Get the Better newsletter.
 / Updated 
By Melissa Dahl
Researchers found an association between a diet full of added sugar and an increased risk of dying of cardiovascular disease.FeaturePics Stock

Drink just one 12-ounce can of sugary soda every day, and you might be unwittingly increasing your risk of dying from heart disease, a new study suggests.

Using national survey data, researchers from the Centers for Disease Control and Prevention found an association between a diet full of added sugar from processed and prepared foods and an increased risk of dying of cardiovascular disease — the country’s number one killer.

“Most Americans are consuming too much sugar,” said Quanhe Yang, a senior scientist in the CDC’s division for heart disease and stroke prevention, and lead author of the new study, published in JAMA Internal Medicine. “If you can limit your consumption of added sugar, it’ll help you to reduce your risk of cardiovascular disease.”

The researchers examined data from the National Health and Nutrition Examination Survey, looking at trends on added sugar consumption from 1988 to 2010, combined with 14 years’ worth of analysis of cardiovascular disease mortality. For sugar-sweetened beverages specifically, the researchers found that seven 12-ounce servings per week — so, one can of soda a day — increased a person’s risk for cardiovascular disease by more than a third.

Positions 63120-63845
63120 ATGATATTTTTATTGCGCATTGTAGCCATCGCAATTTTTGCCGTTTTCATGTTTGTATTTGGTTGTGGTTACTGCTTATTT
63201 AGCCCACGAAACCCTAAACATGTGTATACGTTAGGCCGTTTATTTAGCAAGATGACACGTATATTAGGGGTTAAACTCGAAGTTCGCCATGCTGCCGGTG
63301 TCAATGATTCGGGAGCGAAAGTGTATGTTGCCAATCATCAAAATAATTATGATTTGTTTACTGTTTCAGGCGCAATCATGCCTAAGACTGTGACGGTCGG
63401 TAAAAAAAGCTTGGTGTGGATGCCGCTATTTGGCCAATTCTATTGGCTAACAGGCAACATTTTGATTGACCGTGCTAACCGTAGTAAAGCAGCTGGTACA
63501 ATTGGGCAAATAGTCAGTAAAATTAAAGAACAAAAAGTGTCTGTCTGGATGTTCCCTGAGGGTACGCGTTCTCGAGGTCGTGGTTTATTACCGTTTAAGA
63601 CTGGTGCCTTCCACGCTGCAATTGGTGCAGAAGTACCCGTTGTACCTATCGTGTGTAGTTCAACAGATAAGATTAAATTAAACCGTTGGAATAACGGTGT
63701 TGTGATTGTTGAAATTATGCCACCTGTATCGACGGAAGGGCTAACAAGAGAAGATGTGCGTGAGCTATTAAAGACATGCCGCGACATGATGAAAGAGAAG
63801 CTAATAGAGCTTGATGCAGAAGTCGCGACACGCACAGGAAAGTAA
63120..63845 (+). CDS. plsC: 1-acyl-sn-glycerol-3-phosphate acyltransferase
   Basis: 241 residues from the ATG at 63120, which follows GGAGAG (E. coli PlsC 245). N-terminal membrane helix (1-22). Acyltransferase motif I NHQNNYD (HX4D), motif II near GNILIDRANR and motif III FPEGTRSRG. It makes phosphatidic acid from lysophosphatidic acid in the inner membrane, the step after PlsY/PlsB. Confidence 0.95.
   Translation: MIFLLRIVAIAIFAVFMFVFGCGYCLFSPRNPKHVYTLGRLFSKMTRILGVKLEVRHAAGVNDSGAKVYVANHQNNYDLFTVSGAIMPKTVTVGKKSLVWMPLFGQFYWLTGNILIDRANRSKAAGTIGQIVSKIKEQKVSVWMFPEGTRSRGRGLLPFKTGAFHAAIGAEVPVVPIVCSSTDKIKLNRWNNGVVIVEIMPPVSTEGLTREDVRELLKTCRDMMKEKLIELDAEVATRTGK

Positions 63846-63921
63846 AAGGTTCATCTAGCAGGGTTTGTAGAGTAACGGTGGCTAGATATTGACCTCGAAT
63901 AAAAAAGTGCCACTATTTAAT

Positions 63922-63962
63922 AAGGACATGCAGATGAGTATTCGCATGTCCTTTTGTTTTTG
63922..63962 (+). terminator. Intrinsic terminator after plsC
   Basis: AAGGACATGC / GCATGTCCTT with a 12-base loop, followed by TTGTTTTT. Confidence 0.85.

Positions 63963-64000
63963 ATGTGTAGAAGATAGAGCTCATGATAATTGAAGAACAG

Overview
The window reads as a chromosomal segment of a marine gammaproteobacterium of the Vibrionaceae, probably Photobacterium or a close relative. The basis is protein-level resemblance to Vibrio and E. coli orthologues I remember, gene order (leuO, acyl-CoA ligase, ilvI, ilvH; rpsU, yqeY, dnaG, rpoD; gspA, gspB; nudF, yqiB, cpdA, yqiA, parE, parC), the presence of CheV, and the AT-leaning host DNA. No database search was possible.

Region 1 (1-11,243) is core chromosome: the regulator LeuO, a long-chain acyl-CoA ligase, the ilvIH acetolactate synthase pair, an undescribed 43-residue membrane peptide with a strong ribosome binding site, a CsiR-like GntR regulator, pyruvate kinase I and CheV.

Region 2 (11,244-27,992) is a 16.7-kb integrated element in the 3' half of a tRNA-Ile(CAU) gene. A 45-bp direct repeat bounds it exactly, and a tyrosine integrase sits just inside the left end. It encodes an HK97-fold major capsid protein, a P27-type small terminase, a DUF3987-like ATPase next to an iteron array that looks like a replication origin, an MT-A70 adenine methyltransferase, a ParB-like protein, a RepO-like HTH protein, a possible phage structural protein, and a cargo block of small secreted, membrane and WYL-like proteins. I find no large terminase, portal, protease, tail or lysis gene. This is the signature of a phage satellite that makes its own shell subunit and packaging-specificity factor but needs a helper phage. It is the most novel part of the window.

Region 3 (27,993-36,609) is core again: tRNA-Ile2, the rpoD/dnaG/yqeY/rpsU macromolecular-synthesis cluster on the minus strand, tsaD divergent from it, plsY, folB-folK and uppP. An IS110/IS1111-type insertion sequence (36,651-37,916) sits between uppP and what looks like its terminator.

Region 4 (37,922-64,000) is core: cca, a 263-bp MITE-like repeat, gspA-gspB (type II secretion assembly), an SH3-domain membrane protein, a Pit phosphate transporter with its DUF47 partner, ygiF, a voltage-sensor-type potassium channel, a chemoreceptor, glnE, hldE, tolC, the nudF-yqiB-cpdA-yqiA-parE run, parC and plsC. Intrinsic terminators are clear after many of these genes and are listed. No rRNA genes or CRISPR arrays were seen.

They also found a link between a diet with too much added sugars — that is, if sugar in processed and prepared foods made up more than 15 percent of a person’s daily calories — and a higher risk for cardiovascular disease. Put another way, that’s about 300 calories for the average person’s 2,000-calories-a-day diet, which is about 75 grams, or 18 teaspoons, a day. And it’s easy to creep your way up there without realizing it — in fact, most Americans consume 22 teaspoons of sugar each day, recent figures show.

“If you look at all packaged foods, 77 percent of them have sugar added to them,” said Laura A. Schmidt, professor in the school of medicine at University of California, San Francisco. Schmidt wrote a commentary on the new study that was also published in JAMA Internal Medicine. “For example, it’s added to breads, it’s added to bagels, it’s added to ketchup, it’s added to salad dressing … So it makes it very hard for the consumer to know when they’re getting too much sugar.”

To limit your intake, New York City nutritionist Elisa Zied suggests that when a craving hits, choose a food that’s naturally sweet first. Then choose your added sugars wisely, skipping the so-so cookie for something you really enjoy.

“The good news is that when you get your body used to eating less sugar, you won't crave it as much,” Zied said. “It just takes time and patience.”